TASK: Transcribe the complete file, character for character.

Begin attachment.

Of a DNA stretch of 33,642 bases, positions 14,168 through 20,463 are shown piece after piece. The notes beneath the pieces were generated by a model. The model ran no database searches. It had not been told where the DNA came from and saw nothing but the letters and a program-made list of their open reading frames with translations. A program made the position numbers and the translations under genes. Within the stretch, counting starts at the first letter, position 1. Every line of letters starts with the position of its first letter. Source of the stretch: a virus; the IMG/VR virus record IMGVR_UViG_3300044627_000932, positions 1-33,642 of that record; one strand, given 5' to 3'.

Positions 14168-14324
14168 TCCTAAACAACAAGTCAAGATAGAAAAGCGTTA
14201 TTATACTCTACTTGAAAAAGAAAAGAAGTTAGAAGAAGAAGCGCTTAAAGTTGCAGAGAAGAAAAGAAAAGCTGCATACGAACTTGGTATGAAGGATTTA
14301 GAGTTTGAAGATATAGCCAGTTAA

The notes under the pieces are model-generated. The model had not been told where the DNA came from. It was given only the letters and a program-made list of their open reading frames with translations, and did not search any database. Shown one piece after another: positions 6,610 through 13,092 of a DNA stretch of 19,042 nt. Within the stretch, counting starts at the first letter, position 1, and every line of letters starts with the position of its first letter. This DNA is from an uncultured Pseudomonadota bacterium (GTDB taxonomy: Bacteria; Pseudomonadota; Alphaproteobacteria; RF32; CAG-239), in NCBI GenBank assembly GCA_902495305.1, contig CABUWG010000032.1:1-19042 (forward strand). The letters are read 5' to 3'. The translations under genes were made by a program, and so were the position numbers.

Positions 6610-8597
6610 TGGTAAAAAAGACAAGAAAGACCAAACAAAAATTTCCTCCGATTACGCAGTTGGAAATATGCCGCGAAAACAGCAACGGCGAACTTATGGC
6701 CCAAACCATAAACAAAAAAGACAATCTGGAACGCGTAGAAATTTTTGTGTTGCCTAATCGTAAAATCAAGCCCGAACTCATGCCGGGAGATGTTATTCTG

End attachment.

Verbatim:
Of a DNA stretch of 33,642 bases, positions 14,168 through 20,463 are shown piece after piece. The notes beneath the pieces were generated by a model. The model ran no database searches. It had not been told where the DNA came from and saw nothing but the letters and a program-made list of their open reading frames with translations. A program made the position numbers and the translations under genes. Within the stretch, counting starts at the first letter, position 1. Every line of letters starts with the position of its first letter. Source of the stretch: a virus; the IMG/VR virus record IMGVR_UViG_3300044627_000932, positions 1-33,642 of that record; one strand, given 5' to 3'.

Positions 14168-14324
14168 TCCTAAACAACAAGTCAAGATAGAAAAGCGTTA
14201 TTATACTCTACTTGAAAAAGAAAAGAAGTTAGAAGAAGAAGCGCTTAAAGTTGCAGAGAAGAAAAGAAAAGCTGCATACGAACTTGGTATGAAGGATTTA
14301 GAGTTTGAAGATATAGCCAGTTAA

The notes under the pieces are model-generated. The model had not been told where the DNA came from. It was given only the letters and a program-made list of their open reading frames with translations, and did not search any database. Shown one piece after another: positions 6,610 through 13,092 of a DNA stretch of 19,042 nt. Within the stretch, counting starts at the first letter, position 1, and every line of letters starts with the position of its first letter. This DNA is from an uncultured Pseudomonadota bacterium (GTDB taxonomy: Bacteria; Pseudomonadota; Alphaproteobacteria; RF32; CAG-239), in NCBI GenBank assembly GCA_902495305.1, contig CABUWG010000032.1:1-19042 (forward strand). The letters are read 5' to 3'. The translations under genes were made by a program, and so were the position numbers.

Positions 6610-8597
6610 TGGTAAAAAAGACAAGAAAGACCAAACAAAAATTTCCTCCGATTACGCAGTTGGAAATATGCCGCGAAAACAGCAACGGCGAACTTATGGC
6701 CCAAACCATAAACAAAAAAGACAATCTGGAACGCGTAGAAATTTTTGTGTTGCCTAATCGTAAAATCAAGCCCGAACTCATGCCGGGAGATGTTATTCTG